HSRC and MRC to hold a dialogue on malaria vaccine development
DATE: 17 November 2021
Human Sciences Research Council
Pretoria, Tuesday 16 November 2021 – The Human Sciences Research Council (HSRC) in partnership with the South African Medical Research Council (SAMRC) invite members of the media to join a webinar dialogue on malaria vaccine development to be held on Wednesday, 17 November 2021 from 11h00 to 13h00.
Malaria kills about 500 000 people per year in Africa, almost half of them children. Researchers are working hard to develop a vaccine against this parasitic disease but still face several challenges.
At this virtual dialogue, experts will assess the progress made so far and discuss the likely impact of a vaccine breakthrough.
According to the HSRC’s Dr Palesa Sekhejane, the dialogue will contribute to scholarly inquiry by presenting scientific communities with an opportunity to develop potential areas of research interest, particularly in African regions.
“It is critical to reflect on challenging aspects of malaria vaccine development and sensitise the public regarding the gains that the vaccine is capable of achieving. In this dialogue, experts will share their experiences focusing on historical and future perspectives of malaria vaccine development,” said Dr Sekhejane.
The development of malaria vaccines is a huge step towards reducing the impact that malaria has on communities living in the areas infested with malaria-causing mosquitos, especially in sub-Saharan Africa.
The policy dialogue serves as a platform for experts to engage on the advancement, opportunities and bottlenecks in the research and policy environment.
“In addition to accelerating the development and manufacturing of a malaria vaccine, we need to understand how the global effort will ensure fair and equitable access to such a vaccine for all countries, particularly low- and middle-income countries,” said Dr Sekhejane.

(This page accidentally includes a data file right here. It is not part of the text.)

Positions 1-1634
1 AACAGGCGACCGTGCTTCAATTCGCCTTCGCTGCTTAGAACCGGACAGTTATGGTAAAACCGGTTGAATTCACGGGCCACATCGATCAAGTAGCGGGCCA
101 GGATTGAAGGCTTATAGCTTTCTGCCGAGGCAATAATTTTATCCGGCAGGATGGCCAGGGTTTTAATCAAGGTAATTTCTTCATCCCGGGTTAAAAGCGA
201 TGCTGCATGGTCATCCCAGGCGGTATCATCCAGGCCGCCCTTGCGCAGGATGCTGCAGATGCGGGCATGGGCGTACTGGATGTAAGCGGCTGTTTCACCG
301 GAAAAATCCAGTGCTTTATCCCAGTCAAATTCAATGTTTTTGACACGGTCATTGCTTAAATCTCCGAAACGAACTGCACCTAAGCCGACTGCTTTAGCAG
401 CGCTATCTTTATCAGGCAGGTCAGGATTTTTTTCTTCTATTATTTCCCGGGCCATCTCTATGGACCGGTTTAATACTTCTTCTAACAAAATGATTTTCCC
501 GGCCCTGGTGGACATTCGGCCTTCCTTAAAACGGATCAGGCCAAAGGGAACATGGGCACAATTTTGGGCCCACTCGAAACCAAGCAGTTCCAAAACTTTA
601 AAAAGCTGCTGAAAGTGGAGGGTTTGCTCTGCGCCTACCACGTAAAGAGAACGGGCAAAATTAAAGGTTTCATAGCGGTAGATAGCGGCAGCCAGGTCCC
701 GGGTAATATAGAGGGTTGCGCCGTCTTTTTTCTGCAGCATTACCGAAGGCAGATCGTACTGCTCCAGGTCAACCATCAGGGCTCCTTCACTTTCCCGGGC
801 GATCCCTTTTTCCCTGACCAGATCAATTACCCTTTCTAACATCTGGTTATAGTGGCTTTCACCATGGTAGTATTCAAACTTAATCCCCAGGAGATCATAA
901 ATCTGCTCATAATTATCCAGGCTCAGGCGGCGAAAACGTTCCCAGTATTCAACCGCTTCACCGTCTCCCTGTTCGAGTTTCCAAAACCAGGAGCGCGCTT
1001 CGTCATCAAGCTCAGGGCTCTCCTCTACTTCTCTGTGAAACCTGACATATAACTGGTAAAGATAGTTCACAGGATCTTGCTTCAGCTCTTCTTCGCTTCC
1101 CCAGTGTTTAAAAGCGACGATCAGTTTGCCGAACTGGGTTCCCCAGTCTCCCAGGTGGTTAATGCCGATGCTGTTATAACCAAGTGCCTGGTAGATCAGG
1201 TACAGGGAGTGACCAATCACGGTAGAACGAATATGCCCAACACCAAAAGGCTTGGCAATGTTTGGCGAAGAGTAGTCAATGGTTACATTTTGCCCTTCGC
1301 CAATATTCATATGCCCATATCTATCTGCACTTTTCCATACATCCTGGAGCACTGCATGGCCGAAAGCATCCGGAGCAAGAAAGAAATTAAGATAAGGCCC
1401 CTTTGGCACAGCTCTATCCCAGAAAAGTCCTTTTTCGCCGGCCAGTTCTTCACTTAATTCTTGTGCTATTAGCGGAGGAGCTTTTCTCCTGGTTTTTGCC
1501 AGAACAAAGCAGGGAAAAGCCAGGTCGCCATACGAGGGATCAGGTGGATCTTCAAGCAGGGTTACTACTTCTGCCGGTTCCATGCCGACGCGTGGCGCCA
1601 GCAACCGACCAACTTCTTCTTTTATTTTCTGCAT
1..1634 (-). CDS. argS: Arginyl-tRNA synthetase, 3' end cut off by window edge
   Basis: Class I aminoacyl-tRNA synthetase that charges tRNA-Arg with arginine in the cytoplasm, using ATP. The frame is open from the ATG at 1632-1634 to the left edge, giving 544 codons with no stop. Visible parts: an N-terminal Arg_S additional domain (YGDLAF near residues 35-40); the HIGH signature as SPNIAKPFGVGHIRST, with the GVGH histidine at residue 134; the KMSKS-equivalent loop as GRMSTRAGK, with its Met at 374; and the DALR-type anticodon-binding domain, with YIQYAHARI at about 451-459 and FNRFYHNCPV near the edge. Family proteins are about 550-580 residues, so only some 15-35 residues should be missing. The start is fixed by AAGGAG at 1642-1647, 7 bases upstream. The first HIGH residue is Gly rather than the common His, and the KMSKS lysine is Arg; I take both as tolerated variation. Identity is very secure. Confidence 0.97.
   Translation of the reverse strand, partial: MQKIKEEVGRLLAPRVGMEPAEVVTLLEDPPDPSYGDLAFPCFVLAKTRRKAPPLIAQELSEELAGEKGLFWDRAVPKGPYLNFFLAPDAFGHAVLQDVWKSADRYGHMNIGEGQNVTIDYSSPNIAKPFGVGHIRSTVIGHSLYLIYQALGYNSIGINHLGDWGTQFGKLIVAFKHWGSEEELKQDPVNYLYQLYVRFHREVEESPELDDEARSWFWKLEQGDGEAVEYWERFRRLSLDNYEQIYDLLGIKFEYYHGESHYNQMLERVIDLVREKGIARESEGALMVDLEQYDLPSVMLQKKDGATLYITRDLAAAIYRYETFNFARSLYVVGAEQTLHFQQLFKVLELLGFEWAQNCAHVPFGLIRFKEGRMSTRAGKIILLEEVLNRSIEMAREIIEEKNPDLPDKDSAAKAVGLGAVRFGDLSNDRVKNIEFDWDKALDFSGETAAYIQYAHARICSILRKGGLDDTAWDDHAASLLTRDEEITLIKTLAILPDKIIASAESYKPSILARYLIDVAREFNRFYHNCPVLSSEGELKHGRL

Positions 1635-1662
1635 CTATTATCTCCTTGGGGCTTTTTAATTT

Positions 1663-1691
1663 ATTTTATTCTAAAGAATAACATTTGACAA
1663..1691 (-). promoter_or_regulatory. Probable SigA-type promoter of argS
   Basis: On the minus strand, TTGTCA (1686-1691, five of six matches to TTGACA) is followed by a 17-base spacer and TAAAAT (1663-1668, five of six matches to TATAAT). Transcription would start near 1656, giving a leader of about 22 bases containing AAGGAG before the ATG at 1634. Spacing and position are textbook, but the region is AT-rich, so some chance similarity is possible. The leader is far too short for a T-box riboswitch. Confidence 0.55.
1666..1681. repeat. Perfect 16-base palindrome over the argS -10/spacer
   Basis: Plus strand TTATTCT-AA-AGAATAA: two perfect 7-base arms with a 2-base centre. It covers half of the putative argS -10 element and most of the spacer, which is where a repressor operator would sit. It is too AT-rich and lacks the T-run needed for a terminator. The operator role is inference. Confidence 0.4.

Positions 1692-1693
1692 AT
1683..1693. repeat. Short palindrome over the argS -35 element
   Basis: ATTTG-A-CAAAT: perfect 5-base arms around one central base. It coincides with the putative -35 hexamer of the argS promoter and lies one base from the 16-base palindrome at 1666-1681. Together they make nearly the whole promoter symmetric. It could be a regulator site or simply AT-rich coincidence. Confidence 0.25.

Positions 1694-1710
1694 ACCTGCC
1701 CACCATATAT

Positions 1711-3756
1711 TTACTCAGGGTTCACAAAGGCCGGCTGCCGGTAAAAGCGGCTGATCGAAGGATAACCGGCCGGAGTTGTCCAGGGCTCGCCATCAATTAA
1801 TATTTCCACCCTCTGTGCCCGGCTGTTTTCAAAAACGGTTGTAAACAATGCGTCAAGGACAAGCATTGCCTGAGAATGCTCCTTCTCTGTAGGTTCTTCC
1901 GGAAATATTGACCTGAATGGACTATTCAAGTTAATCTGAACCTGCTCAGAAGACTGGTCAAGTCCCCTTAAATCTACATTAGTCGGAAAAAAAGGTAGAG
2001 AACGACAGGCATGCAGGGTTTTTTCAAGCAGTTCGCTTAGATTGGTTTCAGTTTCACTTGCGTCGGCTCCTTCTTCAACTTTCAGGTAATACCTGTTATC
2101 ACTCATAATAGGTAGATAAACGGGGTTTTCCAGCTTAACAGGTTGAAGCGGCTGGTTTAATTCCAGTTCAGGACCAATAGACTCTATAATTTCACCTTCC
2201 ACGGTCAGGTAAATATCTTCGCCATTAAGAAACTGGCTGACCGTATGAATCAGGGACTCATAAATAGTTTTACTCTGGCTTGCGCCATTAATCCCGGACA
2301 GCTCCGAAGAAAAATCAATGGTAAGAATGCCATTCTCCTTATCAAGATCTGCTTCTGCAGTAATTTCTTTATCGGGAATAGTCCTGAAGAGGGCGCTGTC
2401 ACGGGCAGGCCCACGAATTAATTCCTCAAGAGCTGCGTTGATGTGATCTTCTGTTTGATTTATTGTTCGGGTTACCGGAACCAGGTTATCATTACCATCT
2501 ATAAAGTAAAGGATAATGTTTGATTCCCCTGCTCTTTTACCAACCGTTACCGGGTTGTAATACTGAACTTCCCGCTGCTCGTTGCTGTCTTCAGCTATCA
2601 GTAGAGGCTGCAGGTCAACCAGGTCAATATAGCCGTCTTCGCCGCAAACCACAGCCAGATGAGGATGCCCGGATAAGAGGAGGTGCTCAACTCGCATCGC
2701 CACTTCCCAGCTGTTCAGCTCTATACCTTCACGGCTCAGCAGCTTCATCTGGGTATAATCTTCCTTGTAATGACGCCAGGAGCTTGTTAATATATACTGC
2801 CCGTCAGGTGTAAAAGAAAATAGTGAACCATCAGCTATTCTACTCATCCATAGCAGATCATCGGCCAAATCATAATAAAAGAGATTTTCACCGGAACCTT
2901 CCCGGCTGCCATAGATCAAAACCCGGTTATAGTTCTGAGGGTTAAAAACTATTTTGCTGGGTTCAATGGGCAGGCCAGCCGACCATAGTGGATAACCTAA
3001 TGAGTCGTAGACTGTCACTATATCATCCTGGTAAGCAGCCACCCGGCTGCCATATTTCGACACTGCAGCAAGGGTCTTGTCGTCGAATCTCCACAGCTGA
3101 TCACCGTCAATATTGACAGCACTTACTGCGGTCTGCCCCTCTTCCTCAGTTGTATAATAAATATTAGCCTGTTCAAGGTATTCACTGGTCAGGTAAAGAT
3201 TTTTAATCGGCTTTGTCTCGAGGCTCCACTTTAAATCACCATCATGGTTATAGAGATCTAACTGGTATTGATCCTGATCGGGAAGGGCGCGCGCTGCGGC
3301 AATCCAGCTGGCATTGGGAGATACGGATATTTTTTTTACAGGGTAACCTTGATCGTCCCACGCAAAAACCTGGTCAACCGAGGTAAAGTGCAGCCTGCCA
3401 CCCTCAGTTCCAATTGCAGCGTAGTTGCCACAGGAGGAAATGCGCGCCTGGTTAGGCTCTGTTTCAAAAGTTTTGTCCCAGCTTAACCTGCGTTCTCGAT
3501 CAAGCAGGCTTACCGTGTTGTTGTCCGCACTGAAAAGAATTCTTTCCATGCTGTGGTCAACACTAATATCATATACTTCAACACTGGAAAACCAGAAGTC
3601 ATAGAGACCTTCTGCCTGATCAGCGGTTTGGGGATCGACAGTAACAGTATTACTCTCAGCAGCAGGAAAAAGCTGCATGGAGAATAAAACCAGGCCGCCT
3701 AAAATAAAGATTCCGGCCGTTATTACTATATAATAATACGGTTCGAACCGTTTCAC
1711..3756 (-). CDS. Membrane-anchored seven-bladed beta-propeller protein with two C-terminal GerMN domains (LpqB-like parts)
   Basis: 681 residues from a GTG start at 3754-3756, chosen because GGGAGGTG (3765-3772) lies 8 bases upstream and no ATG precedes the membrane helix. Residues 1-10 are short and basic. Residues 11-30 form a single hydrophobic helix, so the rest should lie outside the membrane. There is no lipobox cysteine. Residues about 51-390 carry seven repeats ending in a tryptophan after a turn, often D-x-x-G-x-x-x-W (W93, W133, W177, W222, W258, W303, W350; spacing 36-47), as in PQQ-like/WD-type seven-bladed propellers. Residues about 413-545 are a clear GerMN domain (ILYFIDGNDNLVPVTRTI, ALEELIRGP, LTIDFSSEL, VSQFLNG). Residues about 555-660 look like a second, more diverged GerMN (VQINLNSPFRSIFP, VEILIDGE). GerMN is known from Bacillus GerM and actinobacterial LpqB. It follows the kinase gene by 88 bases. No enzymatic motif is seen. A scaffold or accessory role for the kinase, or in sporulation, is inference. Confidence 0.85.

The objectives of the dialogue include:
• Exploring the challenges and constraints towards the development of manufacturing of vaccines in Africa
• Determining the capacity to produce the vaccine
• The availability of skills, machinery, and storage space. The World Health Organization (WHO) is attempting to enlist the help of pharmaceutical companies for funding and to create research hub, as well as funds.
• Determining the economic burden of malaria in South Africa
• Identifying other health interventions to fight malaria in the country
• Determining which of these interventions would have the greatest public health impact
• Identifying which interventions would be the most cost-effective.
• Defining a combination of interventions the country could adopt
• Finding out more about financing options available for the vaccine
• Determining whether South Africa’s current health infrastructure can accommodate delivery of a malaria vaccine
• Determining the meaning of vaccine development for sub-Saharan Africa
• Strategic planning on how to proceed with vaccine development and distribution
The details of the event are as follows:
Date:17 November 2021
Time:11h00 to 13h00
For media enquiries contact: Adziliwi Nematandani - 082 765 9191 or email@example.com.
Join the conversation: #MalariaVaccine
About the Human Sciences Research Council (HSRC)
The HSRC was established in 1968 as South Africa’s statutory research agency and has grown to become the largest dedicated research institute in the social sciences and humanities on the African continent, doing cutting-edge public research in areas that are crucial to development.
Our mandate is to inform the effective formulation and monitoring of government policy; to evaluate policy implementation; to stimulate public debate through the effective dissemination of research-based data and fact-based research results; to foster research collaboration; and to help build research capacity and infrastructure for the human sciences.
The Council conducts large-scale, policy-relevant, social-scientific research for public sector users, non-governmental organisations and international development agencies. Research activities and structures are closely aligned with South Africa’s national development priorities.
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Written by Nkone Jones